Westminster Hot Dog's venison bacon sausage: A venison bacon sausage with brandy peppercorn sauce and Abergele cheese. The two proteins were prominent throughout in this chunky sausage, with the sweetness of the deer complementing the smoky crunch of the bacon. The peppercorn sauce provided the requisite spice. — Chuck Sudo
Slurping Noodles at Slurping Turtle.
Slurping Turtle's slurping noodles: It's an imperfect dish but, add enough miso and spice to it, it can be easily corrected. - Chuck Sudo And I'm seconding Slurping Turtle, but for the tan tan men, a spicy bowl of pork meatballs, noodles, and bok choy. — Amy Cavanaugh
Corn risotto from Browntrout: Made with corn puree, house-cured coppa, local celery, cherry tomatoes, mascarpone, and delectable rooftop herbs ($10), this small plate bespeaks the bounty of America’s bread basket. With one bite, you can taste the fruits of our neighbors’ agrarian labor and Chef Sean Sanders’ culinary expertise in simple, symphonic cohesion. — Melissa Wiley
The margherita pizza at Pizzeria da Nella Cucina Napoletana: Nella Grassano has singlehandedly changed the landscape for what should be considered a great pizza in Chicago. Her margherita pizza's still the best in town—light, chewy marvels that fly in the face of the casseroles we call deep dish. — Chuck Sudo
S'mores at Sable.
Sable Kitchen and Bar's S'mores: This dish will single-handedly contribute to Chicago's expanding waistline. It combines fudge brownies, toasted marshmallow and graham cracker ice cream for a plated take on the classic dessert. The plate also has chocolate sauce, cocoa nibs and buttered graham cracker crumbs, so you can tailor each bite to your taste. — Anthony Todd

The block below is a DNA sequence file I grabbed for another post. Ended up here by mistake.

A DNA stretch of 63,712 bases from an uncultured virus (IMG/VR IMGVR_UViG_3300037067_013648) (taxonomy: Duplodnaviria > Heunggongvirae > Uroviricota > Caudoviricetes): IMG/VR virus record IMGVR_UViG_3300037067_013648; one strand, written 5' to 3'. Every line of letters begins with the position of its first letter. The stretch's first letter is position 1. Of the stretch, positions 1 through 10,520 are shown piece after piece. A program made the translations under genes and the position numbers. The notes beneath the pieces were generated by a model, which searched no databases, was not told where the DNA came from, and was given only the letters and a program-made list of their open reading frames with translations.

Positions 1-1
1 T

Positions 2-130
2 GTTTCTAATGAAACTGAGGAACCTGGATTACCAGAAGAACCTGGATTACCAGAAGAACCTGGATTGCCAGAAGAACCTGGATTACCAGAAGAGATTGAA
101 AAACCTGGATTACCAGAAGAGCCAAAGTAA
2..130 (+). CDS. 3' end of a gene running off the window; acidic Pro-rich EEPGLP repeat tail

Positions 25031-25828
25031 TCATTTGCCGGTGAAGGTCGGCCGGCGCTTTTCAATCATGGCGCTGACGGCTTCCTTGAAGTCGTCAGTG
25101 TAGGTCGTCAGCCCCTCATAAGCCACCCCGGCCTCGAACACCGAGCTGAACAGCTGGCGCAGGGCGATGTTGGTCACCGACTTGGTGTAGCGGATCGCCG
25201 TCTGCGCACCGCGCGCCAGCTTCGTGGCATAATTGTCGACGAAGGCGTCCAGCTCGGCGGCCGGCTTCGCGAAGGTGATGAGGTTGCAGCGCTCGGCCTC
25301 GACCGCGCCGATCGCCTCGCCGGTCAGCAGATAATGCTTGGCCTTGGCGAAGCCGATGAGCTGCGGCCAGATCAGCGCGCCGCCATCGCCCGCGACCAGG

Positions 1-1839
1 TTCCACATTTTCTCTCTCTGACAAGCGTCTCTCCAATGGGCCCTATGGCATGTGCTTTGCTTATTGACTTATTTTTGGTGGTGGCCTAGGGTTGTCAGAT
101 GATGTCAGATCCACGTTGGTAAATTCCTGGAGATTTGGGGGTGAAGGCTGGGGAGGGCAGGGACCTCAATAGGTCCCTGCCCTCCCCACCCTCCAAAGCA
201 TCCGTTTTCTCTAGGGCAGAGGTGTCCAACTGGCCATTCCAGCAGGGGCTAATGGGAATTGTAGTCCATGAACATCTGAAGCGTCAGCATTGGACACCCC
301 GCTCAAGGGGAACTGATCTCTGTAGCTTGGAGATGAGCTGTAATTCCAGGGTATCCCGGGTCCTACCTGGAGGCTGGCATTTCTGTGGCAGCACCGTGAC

Sushi at Ginza: If you want to find amazing, pretension-free sushi in Chicago using the freshest seafood available, get your ass in gear and head to Ginza Sushi, located in the Hotel Tokyo in River North. The chefs here keep it simple and small; you won't find gargantuan rolls that are more art than food. The rolls at Ginza are art in a minimalist sense, but it's their nigiri that is a true revelation. — Chuck Sudo
The "Power of Love" cocktail from Mike Ryan at Sable and the Blood and Whiskey cocktail from Vie Restaurant: Ryan's cocktail was my first cocktail on my blog and one that I have made several times at home to rave reviews. The flavors of ginger with the bourbon played very well together. The Blood and Whiskey cocktail is made with with rye, muddled blood orange, apple cider, yellow chartreuse, and allspice dram. It's a wonderful, harmonious cocktail that tastes of fall/winter in a glass. — Paul Leddy
Virtue Redstreak cider: Greg Hall is working to change how we approach cider in Chicago and, if the initial response to Redstreak was an indication, he's got a long road ahead. This English style cider, released in the spring, only got better as the warm months became brutal and was my go-to beverage of choice. Enjoy it on ice. — Chuck Sudo
Pomegranate Old-Fashioned at Sepia: I didn't think I was a pomegranate girl, but Josh Pearson made me reconsider this stance. His pomegranate old-fashioned uses pomegranate-infused Old Overholt Rye, ras el hanout bitters he made himself, blood orange, and brandied cherries. It's deep, delicious, and I could drink them all winter.— Amy Cavanaugh